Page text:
Math CentralQuandaries & Queries


Question from Andy, a student:

In this minutephysics video, it's claimed that 1+2+4+8....= -1
Is this true, and if so, how?


First, it's important to understand that the "sum" of a series such as 1+ 1/2 + 1/4 + ... or even 1 + 0 + 0 + ... cannot be derived directly from ordinary addition; it is necessary to introduce a rule that assigns sums to these.

Following G. H. Hardy, it is usual to require that any such rule should be well behaved under termwise addition of series,

$s[(a_0+b_0) + (a_1+b_1) + ...] = s[a_0+a_1+....]+ s[b_0+b_1...]$

scalar multiplication

$s[ca_0 + ca_1 + ca_2 + ...] = c s[a_0+a_1+a_2+...]$

and shift:

$s[0+a_0+a_1+a_2...] = s[a_0 + a_1 + a_2 ...]$

as well as reducing to finite summation - equivalently,

$s[a+0+0+0...] = a$

It may also be shown that no rule obeying these can give a finite value to all series: for instance $s[1+1+1+...] = 1 + s[1+1+1+...]$ which is impossible.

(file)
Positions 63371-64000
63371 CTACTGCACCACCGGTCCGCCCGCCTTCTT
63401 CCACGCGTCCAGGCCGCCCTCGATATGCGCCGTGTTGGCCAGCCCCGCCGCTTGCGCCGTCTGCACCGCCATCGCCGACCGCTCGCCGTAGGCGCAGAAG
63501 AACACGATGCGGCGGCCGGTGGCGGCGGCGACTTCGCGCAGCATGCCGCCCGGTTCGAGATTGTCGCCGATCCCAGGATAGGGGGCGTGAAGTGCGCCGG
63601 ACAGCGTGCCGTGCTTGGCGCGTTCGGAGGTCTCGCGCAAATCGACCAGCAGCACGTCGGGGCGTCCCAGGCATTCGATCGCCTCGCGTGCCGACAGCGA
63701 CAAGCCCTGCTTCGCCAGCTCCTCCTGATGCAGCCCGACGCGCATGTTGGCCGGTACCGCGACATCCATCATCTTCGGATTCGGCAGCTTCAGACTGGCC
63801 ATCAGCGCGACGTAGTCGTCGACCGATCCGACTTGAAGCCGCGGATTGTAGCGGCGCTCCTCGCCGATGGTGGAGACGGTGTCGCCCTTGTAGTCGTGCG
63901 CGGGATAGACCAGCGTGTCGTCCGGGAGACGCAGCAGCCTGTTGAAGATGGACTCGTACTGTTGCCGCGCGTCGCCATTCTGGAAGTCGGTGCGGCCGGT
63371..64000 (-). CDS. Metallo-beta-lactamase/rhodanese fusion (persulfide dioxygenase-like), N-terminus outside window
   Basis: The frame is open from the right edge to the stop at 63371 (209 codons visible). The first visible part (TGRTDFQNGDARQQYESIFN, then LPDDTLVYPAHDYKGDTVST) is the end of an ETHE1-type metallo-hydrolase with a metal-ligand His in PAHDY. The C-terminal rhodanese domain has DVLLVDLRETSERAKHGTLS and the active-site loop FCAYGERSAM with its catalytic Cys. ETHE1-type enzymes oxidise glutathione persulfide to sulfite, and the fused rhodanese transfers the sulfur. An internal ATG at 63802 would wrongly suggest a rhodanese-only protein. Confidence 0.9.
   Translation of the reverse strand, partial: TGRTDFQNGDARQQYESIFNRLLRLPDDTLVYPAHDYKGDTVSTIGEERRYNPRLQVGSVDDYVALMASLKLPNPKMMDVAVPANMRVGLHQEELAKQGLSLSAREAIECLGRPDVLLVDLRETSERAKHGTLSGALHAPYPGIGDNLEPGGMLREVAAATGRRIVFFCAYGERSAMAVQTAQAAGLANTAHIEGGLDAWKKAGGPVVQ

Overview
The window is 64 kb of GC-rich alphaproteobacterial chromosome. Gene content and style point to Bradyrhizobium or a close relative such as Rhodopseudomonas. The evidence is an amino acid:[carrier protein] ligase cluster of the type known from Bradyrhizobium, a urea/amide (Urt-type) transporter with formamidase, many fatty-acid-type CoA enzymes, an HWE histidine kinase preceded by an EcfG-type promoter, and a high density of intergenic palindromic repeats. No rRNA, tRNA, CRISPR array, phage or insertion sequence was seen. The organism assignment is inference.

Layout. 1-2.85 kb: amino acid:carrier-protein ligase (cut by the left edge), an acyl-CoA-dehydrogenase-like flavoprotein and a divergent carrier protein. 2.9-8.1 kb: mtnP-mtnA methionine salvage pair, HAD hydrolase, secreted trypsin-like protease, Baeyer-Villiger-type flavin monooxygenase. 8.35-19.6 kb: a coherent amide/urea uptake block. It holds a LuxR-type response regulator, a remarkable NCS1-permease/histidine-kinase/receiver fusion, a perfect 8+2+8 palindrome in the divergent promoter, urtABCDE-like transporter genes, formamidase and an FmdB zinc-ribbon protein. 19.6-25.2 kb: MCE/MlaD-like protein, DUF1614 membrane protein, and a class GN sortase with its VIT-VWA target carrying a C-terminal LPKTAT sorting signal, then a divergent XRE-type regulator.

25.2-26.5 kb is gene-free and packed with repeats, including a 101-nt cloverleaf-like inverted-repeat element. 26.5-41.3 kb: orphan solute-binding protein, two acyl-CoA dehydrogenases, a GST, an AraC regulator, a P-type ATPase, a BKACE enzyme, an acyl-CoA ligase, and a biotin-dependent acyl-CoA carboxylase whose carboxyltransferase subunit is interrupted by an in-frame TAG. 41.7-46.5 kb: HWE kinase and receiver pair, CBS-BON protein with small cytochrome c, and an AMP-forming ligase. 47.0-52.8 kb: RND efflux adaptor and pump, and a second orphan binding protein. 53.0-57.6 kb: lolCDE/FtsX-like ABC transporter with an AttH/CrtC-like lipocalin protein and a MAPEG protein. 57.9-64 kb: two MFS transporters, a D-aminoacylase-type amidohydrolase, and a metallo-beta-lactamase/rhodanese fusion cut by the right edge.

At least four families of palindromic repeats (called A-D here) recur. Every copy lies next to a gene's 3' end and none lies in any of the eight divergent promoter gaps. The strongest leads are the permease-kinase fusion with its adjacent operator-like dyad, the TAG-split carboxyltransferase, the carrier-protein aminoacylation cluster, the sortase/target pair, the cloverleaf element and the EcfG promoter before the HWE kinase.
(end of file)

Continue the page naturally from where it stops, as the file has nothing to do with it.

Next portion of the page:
The standard rule for summing series does not assign a value to 1+2+4+... , because the sequence of partial sums (1,3,7,...) does not approach a limit. However, it can be shown that it - and any other rule with the properties above - can be extended consistently to a summation rule that does sum this series, and that the extended rule must always take the series to the value -1. Informally this is because

$(1-2) S(1+2+4+...) = S[(1+2+4+...) -(0+1+2+4+...)]
= S[1+0+0+... ] = 1.$
So for this rule S,
$S(1+2+4+...) = 1/(1-2) = -1.$

It can be shown that if you start only with a summation rule like this and Hardy's axioms you cannot reach a contradictory conclusion: details are in my paper "Formal Summation of Divergent Series" (R. Dawson), Journal of Mathematical Analysis and its Applications 225(1998) 532--541.

However, this is NOT what is usually meant by the sum of a series, and standard summation by limits (especially of absolutely convergent series) has good properties that the extended method loses.

Good Hunting!


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